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Хahar
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« Reply #9 on: November 23, 2010, 04:51:31 pm »
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Fun fact: The last time Fianna Fáil did not form government after an election was November 1982.
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« Reply #10 on: November 23, 2010, 04:54:36 pm »
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Ideologically speaking, someone like myself would be most similar to Fine Gael, right? I wouldn't be with Labor and I read that Gael is generally considered to be to the right though it seems to be a little more complex than that.
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« Reply #11 on: November 23, 2010, 04:59:03 pm »
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Ideologically speaking, someone like myself would be most similar to Fine Gael, right? I wouldn't be with Labor and I read that Gael is generally considered to be to the right though it seems to be a little more complex than that.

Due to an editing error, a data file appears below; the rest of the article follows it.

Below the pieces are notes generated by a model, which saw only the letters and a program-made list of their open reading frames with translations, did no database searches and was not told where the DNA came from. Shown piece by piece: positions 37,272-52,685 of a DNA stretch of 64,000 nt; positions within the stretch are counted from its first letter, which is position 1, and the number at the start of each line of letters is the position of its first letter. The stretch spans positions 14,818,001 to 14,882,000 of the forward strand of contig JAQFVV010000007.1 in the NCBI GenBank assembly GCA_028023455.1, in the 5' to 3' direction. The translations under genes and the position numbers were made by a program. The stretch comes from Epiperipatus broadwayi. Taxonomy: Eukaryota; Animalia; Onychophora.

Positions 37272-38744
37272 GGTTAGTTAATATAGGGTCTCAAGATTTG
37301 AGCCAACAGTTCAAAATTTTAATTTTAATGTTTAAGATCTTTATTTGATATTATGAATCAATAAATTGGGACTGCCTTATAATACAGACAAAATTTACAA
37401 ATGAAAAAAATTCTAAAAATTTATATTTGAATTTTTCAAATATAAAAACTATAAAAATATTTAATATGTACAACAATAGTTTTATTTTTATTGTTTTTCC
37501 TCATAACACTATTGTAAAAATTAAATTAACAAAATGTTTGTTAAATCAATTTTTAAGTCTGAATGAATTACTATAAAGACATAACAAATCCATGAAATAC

It's strange. Fianna Fáil have no ideology, veering from hard-right Thatcherism to populist psuedo-socialism (Bertie Ahern being the last real socialist in Irish politics, of course).

Fine Gael have traditionally not been all that different, but their Dublin TDs (Leo Varadkar et al) tend to be more right-wing in a European liberal kind of way. The glimmers of an actual ideology are there, you just have to look a bit.

So yeah, probably Fine Gael. maybe the PDs when they were around.
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« Reply #12 on: November 23, 2010, 05:01:21 pm »
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So Fianna Fail's ideology (or lack of one) could be considered similar to that of the GOP c. 1920-1980?
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Хahar
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« Reply #13 on: November 23, 2010, 05:04:54 pm »
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So Fianna Fail's ideology (or lack of one) could be considered similar to that of the GOP c. 1920-1980?